No liberty from high moral standards

Sailors: Indonesian cadets aboard the Dewaruci stick to code of conduct despite temptations of shore leave.

June 28, 2000|By Deborah Bach | Deborah Bach,SUN STAFF

Tales of sailors on shore leave are notorious - debauched nights on the town, girls in every port, trails of broken hearts and quickly forgotten liaisons.

But aboard the Indonesian barquentine Dewaruci, docked in Baltimore until tomorrow as part of the Operation Sail 2000 tall ship tour, such ribald legends are, well, just that. Most of the ship's 77 cadets, 55 crew members and 18 officers are Muslim, which rules out drinking and any hanky-panky with the young women who have been flocking to the Inner Harbor since last week to fuel their men-in-uniform fantasies.

Religious codes aside, Indonesia's military regulations are even more restrictive in some respects. The rules vary for officers, crew members and cadets, who must be back on the ship each night at 10 p.m. While the Indonesian sailors' counterparts from other countries are free to imbibe at local pubs, stop by a disco or kick back with a cigarette (or a girl), it's clean living only on the Dewaruci.

The ship's commander, Capt. Darwanto, rattles off the cadet rules for a reporter: "No alcohol, no smoking and [they] must be exact about the time [they] come back to the ship," he says.

Staying within the guidelines may be a challenge when the weather's hot, the clothing's scanty and temptation abounds, but cadets Yoni Kusumawan, 22, and Adi Wirasmo, 23, don't mind saying no.

"Sometimes [other sailors] ask me to drink, but I said, `We have a rule - we can't,'" Kusumawan says.

"They have their regulations and we have our regulations," Wirasmo says with a shrug. "It's different, but we don't mind."

Earlier this week, the ship's cadets, crew and officers mingled with Indonesian dignitaries and business people at a benefit for The Friends of the Dewaruci, a foundation raising money for the 48-year-old ship's restoration. A crab buffet lined one side of the deck, while on the other, bartenders stood behind a table filled with bottles of liquor, pouring drinks. The cadets kept their distance, standing well away from the bar.

John Hartono, a retired merchant marine officer and chairman of The Friends of the Dewaruci, says the cadets are expected to follow a strict code of honor after securing a coveted spot in the country's naval academy. The academy accepts only 250 recruits annually from among a field of applicants that last year totaled 300,000. With that level of competition, Hartono says, the academy can afford high expectations.

"They're very good kids," says Hartono, a native of Indonesia who now lives in California. "The cadets are really the cream of the crop in Indonesia."

Penalties for infractions of naval restrictions can range from push-ups to climbing each of the 191-foot ship's three 105-foot masts not once or even twice, but three times. Serious offenses may prohibit a cadet from going ashore, and theft or fighting brings expulsion from the academy.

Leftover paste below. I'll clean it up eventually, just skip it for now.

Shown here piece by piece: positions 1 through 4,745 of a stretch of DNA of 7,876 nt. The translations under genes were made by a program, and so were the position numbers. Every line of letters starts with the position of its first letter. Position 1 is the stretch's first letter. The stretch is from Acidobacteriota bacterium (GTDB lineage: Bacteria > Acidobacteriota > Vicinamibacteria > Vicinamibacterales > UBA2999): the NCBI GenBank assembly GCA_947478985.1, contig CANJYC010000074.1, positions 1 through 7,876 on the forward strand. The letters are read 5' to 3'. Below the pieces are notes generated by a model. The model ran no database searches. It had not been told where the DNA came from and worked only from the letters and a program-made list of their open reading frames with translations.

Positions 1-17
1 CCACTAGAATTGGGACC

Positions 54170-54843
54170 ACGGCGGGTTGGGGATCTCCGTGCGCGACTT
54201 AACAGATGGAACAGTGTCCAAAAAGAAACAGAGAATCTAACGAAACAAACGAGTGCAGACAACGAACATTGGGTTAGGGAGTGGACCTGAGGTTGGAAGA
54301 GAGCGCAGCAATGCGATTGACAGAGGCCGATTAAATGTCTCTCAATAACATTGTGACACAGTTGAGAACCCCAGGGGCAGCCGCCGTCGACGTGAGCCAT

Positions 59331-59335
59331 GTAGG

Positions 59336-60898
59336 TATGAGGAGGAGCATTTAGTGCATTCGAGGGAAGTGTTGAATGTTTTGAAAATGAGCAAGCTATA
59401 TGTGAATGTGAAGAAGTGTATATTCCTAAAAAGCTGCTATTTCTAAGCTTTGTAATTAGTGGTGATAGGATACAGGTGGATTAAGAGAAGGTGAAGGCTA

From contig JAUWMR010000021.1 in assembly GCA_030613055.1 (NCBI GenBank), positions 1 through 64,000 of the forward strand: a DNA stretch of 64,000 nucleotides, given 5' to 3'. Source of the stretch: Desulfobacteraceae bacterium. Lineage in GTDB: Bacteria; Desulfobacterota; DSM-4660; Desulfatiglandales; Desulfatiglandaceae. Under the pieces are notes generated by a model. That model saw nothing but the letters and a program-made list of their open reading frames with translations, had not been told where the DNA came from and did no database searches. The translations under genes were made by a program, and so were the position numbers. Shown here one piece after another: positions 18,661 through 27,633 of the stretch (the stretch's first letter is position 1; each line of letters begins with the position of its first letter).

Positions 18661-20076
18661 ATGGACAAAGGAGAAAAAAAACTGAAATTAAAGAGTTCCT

Hartono says the cadets are often each other's strictest enforcers, ordering those who show up to morning inspection with sloppy uniforms to run or do push-ups. Transgressions do occur, he says, but with a group of young men all in their early twenties, the occasional slip-up is to be expected.

"They're a very spirited bunch of kids," Hartono says. "You get a bunch of young people together, they're going to try to do things."

Overall, though, Hartono says, the cadets onboard the Dewaruci for its 4 1/2 -month trip from Indonesia to Boston are models of good behavior whose decorum works in their favor. A tip to other sailors: Good guys get the girls, according to Hartono.

"The cadets are so nice, girls like them so much, they follow the ship around," Hartono says.

Kim Hall liked one cadet enough to travel to Baltimore after meeting him during the ship's stop in San Francisco, where she lives. Hall, 17, says while the rules seemed limiting at first, she quickly discovered that the Dewaruci is the place to be - especially after dark.

"Every night there's a party," she says. "It's pretty happening."

Hartono says while other ships are closed to visitors after 7 p.m. or 8 p.m., people are free to drop by the Dewaruci at any time. Those who do are likely to find the cadets dancing and playing traditional and modern music late into the night, sometimes until just a few hours before their 6 a.m. wake-up.

"The other night I was awake until 1 a.m. and they were still going on," he says. "It always seems the Dewaruci is the best party ship of the whole fleet."

One night last weekend, 14-year-old Chelsey Barrett of Columbia was strolling past the ship with her family when she heard the crackling of trumpets, the pounding of a bass and driving rock music. The Indonesians were playing "La Bamba." The teen ran up the ramp and was pulled onto the dance floor by a sailor named Suyadi. He smiled broadly as he twirled her around, while his crewmates eyed him enviously.

"They're party animals," grumbled Chelsey's father, Rob Barrett, clearly unfamiliar with the ship's rules.

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